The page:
Economy vs. Ecology: That is the Question

· The Indian government has spent close to $140 million in cleaning the Ganges, but environmentalists say there has been no significant improvement in the quality of the water in the river

· Indian officials in charge of the Ganges cleanup said the Dutch aid would help complete the cleansing of the Ganges to a point where the pollution would become negligible.

· Meanwhile treatment plants have been set up to ensure industrial waste goes into the river only after being treated.

· One plant with the capacity to treat 5 million liters of water daily is functioning while another with a capacity to treat 36 million liters will become operational soon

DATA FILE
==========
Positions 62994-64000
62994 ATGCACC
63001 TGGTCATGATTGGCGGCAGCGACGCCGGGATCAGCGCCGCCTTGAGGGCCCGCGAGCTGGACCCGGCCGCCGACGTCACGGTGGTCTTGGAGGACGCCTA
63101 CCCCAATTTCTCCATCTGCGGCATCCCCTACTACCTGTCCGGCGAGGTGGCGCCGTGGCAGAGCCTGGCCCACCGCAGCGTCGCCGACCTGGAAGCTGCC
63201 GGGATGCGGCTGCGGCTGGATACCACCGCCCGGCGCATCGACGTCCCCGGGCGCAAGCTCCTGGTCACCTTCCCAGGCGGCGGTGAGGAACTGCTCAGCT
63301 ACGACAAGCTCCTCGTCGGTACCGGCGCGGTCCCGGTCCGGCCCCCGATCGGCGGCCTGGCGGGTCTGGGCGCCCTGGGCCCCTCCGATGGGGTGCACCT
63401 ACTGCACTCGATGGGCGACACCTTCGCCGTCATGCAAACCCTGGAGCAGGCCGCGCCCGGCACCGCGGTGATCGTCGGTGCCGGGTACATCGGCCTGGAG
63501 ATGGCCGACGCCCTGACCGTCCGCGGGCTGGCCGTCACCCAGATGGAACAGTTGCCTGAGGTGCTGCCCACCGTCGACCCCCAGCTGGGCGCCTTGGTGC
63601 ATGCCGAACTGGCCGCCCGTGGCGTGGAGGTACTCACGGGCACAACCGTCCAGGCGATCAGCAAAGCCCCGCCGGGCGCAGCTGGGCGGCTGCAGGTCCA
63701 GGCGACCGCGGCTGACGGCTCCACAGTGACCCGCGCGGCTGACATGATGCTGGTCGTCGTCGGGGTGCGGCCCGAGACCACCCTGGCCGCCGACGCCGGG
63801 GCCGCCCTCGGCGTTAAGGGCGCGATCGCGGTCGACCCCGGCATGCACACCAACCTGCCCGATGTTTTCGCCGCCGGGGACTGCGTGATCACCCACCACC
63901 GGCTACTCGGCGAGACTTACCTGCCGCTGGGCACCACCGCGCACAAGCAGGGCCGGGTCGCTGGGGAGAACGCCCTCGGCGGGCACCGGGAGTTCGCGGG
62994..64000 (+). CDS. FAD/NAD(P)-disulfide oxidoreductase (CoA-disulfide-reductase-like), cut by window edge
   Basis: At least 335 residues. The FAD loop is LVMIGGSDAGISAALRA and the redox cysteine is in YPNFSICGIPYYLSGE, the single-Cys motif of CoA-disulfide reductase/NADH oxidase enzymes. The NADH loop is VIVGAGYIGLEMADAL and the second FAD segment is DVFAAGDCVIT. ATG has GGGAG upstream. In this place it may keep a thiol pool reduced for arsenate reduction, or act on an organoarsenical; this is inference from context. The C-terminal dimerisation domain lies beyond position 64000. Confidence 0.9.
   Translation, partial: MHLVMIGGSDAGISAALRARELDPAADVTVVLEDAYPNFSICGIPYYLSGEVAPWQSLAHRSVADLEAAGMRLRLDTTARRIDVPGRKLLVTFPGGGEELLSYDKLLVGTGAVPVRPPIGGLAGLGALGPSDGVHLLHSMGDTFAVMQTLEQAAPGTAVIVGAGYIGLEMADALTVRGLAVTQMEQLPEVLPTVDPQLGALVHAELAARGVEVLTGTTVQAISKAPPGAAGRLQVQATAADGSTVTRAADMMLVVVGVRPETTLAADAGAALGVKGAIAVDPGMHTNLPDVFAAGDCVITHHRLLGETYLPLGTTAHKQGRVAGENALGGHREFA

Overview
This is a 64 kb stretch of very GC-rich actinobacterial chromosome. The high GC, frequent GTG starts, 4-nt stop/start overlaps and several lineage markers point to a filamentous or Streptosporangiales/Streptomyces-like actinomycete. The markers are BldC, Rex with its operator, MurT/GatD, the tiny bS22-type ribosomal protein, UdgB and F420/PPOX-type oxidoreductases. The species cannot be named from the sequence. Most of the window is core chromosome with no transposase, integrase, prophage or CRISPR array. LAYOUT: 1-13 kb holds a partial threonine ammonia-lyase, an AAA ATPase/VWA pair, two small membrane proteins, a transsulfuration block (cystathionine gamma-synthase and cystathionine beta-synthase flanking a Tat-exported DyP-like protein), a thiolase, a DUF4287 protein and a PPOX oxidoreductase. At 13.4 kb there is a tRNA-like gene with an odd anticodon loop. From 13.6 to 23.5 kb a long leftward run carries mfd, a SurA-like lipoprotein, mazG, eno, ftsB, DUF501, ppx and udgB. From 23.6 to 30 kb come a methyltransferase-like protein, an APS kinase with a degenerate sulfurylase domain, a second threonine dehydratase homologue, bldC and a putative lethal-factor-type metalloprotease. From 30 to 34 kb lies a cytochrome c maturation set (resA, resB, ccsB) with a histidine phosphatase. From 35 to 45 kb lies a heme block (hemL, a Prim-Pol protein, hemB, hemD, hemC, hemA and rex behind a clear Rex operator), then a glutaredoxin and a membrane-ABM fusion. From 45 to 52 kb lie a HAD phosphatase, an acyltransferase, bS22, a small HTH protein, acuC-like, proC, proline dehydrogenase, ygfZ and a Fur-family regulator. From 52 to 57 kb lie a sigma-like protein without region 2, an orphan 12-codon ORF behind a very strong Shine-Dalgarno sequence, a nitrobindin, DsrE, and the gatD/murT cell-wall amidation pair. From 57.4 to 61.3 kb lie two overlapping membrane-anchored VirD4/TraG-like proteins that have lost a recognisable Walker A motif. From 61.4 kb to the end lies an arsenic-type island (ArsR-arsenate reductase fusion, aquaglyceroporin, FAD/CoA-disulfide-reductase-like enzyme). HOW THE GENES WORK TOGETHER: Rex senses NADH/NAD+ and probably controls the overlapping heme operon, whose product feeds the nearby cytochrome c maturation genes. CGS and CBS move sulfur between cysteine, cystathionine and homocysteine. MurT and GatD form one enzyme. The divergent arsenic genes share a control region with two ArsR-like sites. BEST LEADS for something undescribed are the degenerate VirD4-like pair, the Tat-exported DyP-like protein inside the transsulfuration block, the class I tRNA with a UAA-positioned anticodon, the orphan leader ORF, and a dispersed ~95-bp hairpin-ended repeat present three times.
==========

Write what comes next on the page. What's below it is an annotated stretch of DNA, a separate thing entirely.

· Like India, China's problems with water pollution are very serious in endangering the lives of its citizens. About one fifth of the rivers in China are polluted to some extent. Though China is a water deficient country, many Chinese believe that their water supply is inexhaustible. One thing that has been polluted is China's Grand Canal. The Grand Canal has been described as the world's longest man-made waterway. It was polluted when a chemical spill from two paper mills dumped industrial waste in the canal. 

        There have been many cleanup acts, such as the GAP act (Ganges Action Plan) and the Oswald Plan. The GAP act began in 1985. It was meant to clean up India’s most important river but after twelve years of work and $300 million in funding, the GAP has achieved few of its objectives. A recent study has proved that the amount of sewage flowing in the Ganges has doubled since 1985, while a government audit found evidence of widespread corruption in siphoning off money earmarked for the project.

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